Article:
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"I learned so much about arms control and disarmament at ACA! I learned more about arms control here in four months than I had in all three years at my college."

– Alicia Sanders-Zakre
Intern, Fall 2016
December 16, 2016
OPCW Confirms Two Chemical Incidents in Syria


March 2022
By Leanne Quinn

The international chemical weapons watchdog agency has confirmed two occasions of chemical weapons use in Syria, in 2015 and 2016. The Organisation for the Prohibition of Chemical Weapons (OPCW) fact-finding mission concluded in two recent reports that a blister agent and industrial chlorine were used as chemical weapons during the two attacks in Syria’s ongoing civil war.

A protection mask used by experts with the Organisation for the Prohibition of Chemical Weapons, a UN agency that for two decades has been central to eliminating the world's toxic arms stockpiles. (Photo by John Thys/AFP via Getty Images)Established in 2014, the mission has a mandate to determine whether chemical weapons or toxic chemicals have been used as weapons in Syria. It is not permitted to identify who is responsible for the incidents.

After an extensive investigation of environmental samples, digital evidence, and witness interviews, the mission concluded in its Jan. 26 report that a blister agent from Schedule 1.A.04 of the Chemical Weapons Convention was used as a weapon in Marea, Syria, on Sept. 1, 2015. According to testimonials from victims and medical staff, approximately 50 individuals developed symptoms indicative of exposure to a blister agent during the attack.

A second incident in Marea on Sept. 3, 2015, was also investigated, but insufficient evidence prevented the mission from reaching a conclusion about whether chemical agents were used as a weapon.

In its Feb. 1 report, the mission concluded that industrial chlorine was used as a chemical weapon on Oct. 1, 2016, in an agricultural field in Kafr Zeita, Syria. As part of its investigation, the OPCW obtained an industrial chlorine cylinder “from the location of the incident and was able to link it” to use in October 2016. Through laboratory analysis and digital simulations, the mission concluded that the “cylinder ruptured as a result of mechanical force and released a toxic irritant substance.”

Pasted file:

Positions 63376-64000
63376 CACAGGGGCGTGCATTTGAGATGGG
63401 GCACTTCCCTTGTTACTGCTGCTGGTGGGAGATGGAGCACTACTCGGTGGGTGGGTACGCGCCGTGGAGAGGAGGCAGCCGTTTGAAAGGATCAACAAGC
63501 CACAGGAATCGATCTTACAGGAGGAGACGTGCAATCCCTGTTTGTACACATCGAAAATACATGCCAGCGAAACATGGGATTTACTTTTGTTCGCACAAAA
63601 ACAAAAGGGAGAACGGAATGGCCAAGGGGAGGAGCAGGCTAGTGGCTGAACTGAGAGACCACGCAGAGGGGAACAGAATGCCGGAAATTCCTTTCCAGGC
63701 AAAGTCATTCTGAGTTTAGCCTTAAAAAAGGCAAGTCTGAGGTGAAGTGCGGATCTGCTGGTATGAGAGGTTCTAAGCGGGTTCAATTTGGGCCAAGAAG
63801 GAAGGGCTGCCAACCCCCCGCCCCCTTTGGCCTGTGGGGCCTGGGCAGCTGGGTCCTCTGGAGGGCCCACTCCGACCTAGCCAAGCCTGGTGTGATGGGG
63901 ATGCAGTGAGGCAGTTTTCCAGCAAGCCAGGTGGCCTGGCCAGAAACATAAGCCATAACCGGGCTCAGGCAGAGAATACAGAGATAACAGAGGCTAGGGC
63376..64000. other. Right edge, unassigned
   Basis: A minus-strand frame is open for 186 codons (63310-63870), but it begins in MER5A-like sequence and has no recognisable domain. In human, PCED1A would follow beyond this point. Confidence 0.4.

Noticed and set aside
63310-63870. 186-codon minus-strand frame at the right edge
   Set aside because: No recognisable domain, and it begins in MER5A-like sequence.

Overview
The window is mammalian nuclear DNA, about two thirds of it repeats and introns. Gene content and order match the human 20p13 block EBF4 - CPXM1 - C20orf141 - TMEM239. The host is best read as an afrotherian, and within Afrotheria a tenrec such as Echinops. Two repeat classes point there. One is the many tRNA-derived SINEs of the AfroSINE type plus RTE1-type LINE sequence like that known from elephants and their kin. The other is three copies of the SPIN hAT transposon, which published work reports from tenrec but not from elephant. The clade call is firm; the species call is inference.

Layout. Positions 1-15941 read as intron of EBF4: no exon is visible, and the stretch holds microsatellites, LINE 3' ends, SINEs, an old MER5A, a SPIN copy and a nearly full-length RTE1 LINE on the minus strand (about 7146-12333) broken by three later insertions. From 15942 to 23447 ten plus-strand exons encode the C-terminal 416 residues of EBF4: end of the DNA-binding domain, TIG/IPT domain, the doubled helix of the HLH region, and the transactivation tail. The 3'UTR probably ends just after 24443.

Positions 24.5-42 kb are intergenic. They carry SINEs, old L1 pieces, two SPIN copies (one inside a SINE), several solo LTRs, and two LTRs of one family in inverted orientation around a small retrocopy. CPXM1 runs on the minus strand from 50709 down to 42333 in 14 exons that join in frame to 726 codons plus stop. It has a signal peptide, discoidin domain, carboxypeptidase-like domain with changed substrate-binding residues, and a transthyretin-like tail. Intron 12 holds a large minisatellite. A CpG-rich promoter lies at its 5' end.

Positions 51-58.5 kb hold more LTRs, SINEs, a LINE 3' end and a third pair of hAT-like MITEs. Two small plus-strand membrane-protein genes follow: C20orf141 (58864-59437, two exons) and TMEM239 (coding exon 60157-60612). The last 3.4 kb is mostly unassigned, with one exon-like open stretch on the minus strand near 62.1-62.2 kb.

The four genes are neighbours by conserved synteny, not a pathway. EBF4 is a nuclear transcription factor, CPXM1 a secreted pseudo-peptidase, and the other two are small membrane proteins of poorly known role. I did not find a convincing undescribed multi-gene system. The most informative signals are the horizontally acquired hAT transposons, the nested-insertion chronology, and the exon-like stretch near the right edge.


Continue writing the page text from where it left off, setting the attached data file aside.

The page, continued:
The report said that approximately 20 individuals suffered from suffocation and breathing difficulties as a result of the chemical incident.

Although the reports do not attribute blame for the attacks, previous reports by the OPCW-UN Joint Investigative Mechanism (JIM) about similar incidents that occurred around the same time as the Marea and Kafr Zeita chemical attacks provide some additional context.

Established in 2015, the JIM was an independent body tasked with identifying the perpetrators of chemical weapons attacks confirmed by fact-finding missions. In 2016 the JIM released a report that determined that the Islamic State group was responsible for an Aug. 21, 2015, sulfur mustard chemical attack in Marea. The group was also implicated in a separate blister agent chemical attack in Umm Hawsh on Sept. 15 and 16, 2016.

Of the other chemical incidents that the JIM investigated, Syrian armed forces were found responsible for dropping barrel bombs from aircraft that released chlorine gas in Tamenes in April 2014 and Sarmin and Qmenas in March 2015. The Syrian military was also found responsible for dropping munitions that released sarin gas in Khan Shaykhun in 2017.

Although no action has been taken by the United States or the OPCW in light of the findings, the results of the two reports are likely to dominate the discussion at the 99th executive council meeting of the OPCW in March.